Is libertarianism compatible with human society?

Alan Roebuck writes:

Wondering whether Rand Paul’s name was intended to invoke Ayn Rand, I did a bit of Googling, and came upon the following from a Catholic blogger. I think it summarizes well a basic problem with libertarianism:

[Libertarians] seem far more concerned about freedom to do immoral things than they are about preserving a moral society in which we make sacrifices of ourselves to build a better world. That is why I do tend to think that on some level Ron Paul, Rand Paul and their followers [sub]scribe to the philosophy of Ayn Rand, that sacrifice on the part of the individual to build a better society is not “really” about building a better society but about being controlled by some evil entity who just wants power over us.

There are many writers who promulgate the idea that our government, not Islam or Mexican irredentism, is the real threat. But they’re making a fundamental mistake. Government per se is not an inherent threat, only malevolent government. And our govenrment is reformable by us, difficult as that may be, whereas Islam and foreign irredentism are not under our control.

- end of initial entry -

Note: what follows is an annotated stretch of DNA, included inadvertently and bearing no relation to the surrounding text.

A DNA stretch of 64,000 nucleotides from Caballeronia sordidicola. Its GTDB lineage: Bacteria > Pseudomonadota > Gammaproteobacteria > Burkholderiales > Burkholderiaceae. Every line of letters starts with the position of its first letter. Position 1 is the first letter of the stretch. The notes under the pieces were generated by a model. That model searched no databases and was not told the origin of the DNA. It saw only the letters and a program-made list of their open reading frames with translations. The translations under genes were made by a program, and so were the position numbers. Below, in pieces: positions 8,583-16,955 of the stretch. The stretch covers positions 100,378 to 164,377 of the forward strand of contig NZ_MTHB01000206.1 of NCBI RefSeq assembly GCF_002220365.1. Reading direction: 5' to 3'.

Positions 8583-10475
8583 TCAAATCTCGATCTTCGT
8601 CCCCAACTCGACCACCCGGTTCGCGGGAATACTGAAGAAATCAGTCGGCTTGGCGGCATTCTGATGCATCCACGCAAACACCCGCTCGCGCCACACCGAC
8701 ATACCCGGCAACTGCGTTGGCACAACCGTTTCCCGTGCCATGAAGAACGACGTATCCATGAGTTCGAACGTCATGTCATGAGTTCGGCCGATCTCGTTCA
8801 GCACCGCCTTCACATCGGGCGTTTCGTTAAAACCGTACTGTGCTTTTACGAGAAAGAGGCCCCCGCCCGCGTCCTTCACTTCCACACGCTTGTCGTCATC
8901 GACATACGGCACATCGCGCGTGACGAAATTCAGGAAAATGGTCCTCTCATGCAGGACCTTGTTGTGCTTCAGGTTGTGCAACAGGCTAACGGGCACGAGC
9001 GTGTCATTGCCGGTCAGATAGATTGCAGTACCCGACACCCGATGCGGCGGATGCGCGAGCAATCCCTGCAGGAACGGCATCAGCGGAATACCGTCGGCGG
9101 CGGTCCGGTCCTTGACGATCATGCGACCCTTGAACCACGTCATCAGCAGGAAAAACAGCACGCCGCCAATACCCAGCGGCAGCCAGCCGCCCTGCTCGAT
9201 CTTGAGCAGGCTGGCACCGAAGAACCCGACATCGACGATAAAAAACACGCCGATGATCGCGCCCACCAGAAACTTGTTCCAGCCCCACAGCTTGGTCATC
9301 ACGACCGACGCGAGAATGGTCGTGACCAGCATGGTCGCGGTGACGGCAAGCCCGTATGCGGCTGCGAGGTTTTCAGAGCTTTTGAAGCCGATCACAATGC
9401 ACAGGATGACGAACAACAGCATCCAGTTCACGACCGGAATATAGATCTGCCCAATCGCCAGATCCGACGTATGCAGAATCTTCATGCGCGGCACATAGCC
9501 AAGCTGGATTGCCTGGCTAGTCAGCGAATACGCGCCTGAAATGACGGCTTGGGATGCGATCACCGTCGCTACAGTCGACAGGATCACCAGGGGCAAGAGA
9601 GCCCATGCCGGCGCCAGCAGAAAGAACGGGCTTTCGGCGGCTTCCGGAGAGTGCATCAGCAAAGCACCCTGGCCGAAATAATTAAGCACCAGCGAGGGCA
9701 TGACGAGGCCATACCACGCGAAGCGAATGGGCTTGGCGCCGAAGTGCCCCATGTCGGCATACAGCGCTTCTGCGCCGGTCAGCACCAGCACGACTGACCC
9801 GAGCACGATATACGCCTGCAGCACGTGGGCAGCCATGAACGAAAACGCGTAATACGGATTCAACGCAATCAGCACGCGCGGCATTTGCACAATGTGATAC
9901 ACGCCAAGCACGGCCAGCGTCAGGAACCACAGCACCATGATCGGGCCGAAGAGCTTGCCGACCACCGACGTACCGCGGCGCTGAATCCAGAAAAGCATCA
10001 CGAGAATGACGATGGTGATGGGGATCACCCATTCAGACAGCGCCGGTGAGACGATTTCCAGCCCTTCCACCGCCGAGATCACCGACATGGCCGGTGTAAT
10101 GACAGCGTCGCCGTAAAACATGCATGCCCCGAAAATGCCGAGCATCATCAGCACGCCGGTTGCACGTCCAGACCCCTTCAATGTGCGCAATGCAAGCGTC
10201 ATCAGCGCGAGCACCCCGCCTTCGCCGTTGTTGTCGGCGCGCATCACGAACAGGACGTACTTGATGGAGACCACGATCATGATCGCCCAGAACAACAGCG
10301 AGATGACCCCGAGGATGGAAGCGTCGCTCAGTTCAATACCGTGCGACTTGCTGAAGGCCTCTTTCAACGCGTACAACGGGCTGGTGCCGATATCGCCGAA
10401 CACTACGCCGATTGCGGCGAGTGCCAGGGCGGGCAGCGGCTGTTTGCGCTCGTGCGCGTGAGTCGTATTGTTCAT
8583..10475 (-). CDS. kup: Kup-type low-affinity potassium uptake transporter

May 20

Van Wijk writes:

The short answer is No. Pure libertarianism sees the state as the first, last, and only source of evil in the world. If we as a society have a problem with a certain group (Muslims, Mexicans, blacks, etc), it’s obviously the state riling them up. Remove the state and all is goodness and light.

I recently asked libertarian blogger William Norman Grigg at Pro Libertate what liberty-loving people should do about the southern invasion if they shouldn’t depend on state border enforcement. His response was basically a shrug of the shoulders, ending in this quaint axiom: If the “solution” is a police state, the “problem” is one we can probably live with. Minimal border enforcement = police state. In fairness, I consider Grigg to be more of a Christian Anarchist than a libertarian, but the line between the two tends to blur.

It’s also worth noting that Grigg took strong exception to my statement that Mestizos are culturally collectivist. In my experience, libertarians tend toward extreme blindness with regard to any cultural differences, and are quick to make accusations of racism to delegitimize valid points. They also tend toward conspiracy theories. I’ve read several libertarian blogs that assert that Muslims are not an actual threat, but rather a bogeyman conjured up by the state in order to distract the masses.

Posted by Lawrence Auster at May 19, 2010 06:37 PM | Send

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